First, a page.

The winner of the 2013 World Press Photo of the Year was announced in February. The photo, Giza Burial, by Paul Hansen, definitely impressed the whole world. There is no wonder that it was elected the winner of such a prestigious photography contest.
Paul Hansen is a Swedish photographer and a famous artist. His work, Giza Burial, presents a group of men carrying the bodies of two children. The innocent young children were killed in an airstrike through Gaza City. The picture was shot on November 20, 2012.
Soon after the moment when this photo won the 2013 World Press Photo of the Year, debates began on the authenticity of Paul Hansen’s work. Neal Krawetz, a forensic image analyst, claimed that the photo actually is a composite of many images. There are 3 photos which are claimed to have been used by the Swedish photographer to create the impressive picture. The most argued aspect is the excessive lighting of the men’s faces in this photo. Naturally, Paul Hansen denied all allegations.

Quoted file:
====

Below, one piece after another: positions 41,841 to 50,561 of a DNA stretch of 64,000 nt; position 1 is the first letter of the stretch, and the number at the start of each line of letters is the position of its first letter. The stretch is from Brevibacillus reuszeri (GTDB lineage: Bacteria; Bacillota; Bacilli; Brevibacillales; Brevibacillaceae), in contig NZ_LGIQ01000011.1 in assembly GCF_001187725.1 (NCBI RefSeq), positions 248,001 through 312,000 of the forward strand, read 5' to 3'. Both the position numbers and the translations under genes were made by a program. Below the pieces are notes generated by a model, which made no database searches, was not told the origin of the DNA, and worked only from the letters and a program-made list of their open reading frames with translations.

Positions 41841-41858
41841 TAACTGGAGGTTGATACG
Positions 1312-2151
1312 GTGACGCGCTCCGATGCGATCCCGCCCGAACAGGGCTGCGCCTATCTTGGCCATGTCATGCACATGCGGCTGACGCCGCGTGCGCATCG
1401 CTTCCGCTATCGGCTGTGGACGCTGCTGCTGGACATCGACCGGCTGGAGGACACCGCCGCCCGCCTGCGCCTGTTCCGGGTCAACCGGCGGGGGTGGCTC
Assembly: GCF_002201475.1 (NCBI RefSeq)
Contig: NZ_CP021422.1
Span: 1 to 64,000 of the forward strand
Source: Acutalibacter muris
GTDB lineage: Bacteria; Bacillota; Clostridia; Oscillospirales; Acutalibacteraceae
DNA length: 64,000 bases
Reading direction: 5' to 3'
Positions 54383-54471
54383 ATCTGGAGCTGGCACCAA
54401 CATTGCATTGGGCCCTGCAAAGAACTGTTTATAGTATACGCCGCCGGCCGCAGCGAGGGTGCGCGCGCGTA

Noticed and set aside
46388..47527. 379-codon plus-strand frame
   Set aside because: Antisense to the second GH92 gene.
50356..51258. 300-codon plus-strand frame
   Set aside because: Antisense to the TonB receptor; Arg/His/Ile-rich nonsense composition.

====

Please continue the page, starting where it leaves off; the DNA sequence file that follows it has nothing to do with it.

The World Press Photo of the Year is one of the most prestigious photography contents of the moment. World Press still backs up the author of this image, saying that Paul Hansen has already explained how he worked on the image and there is no doubt in the fact that it is accurate. Digital experts have confirmed this, so Paul’s title wasn’t redrawn. However, this did not put an end to all the claims saying his winning photograph is not authentic.
Paul Hansen is a photojournalist based in Stockholm, Sweden. He covered events in Haiti, Bosnia and Afghanistan, his work always managing to impress in a unique manner. In fact, his visual storytelling has brought Paul Hansen numerous awards, including the Picture of the Year and the Photographer of the Year. What do you think about Paul Hansen’s photo?
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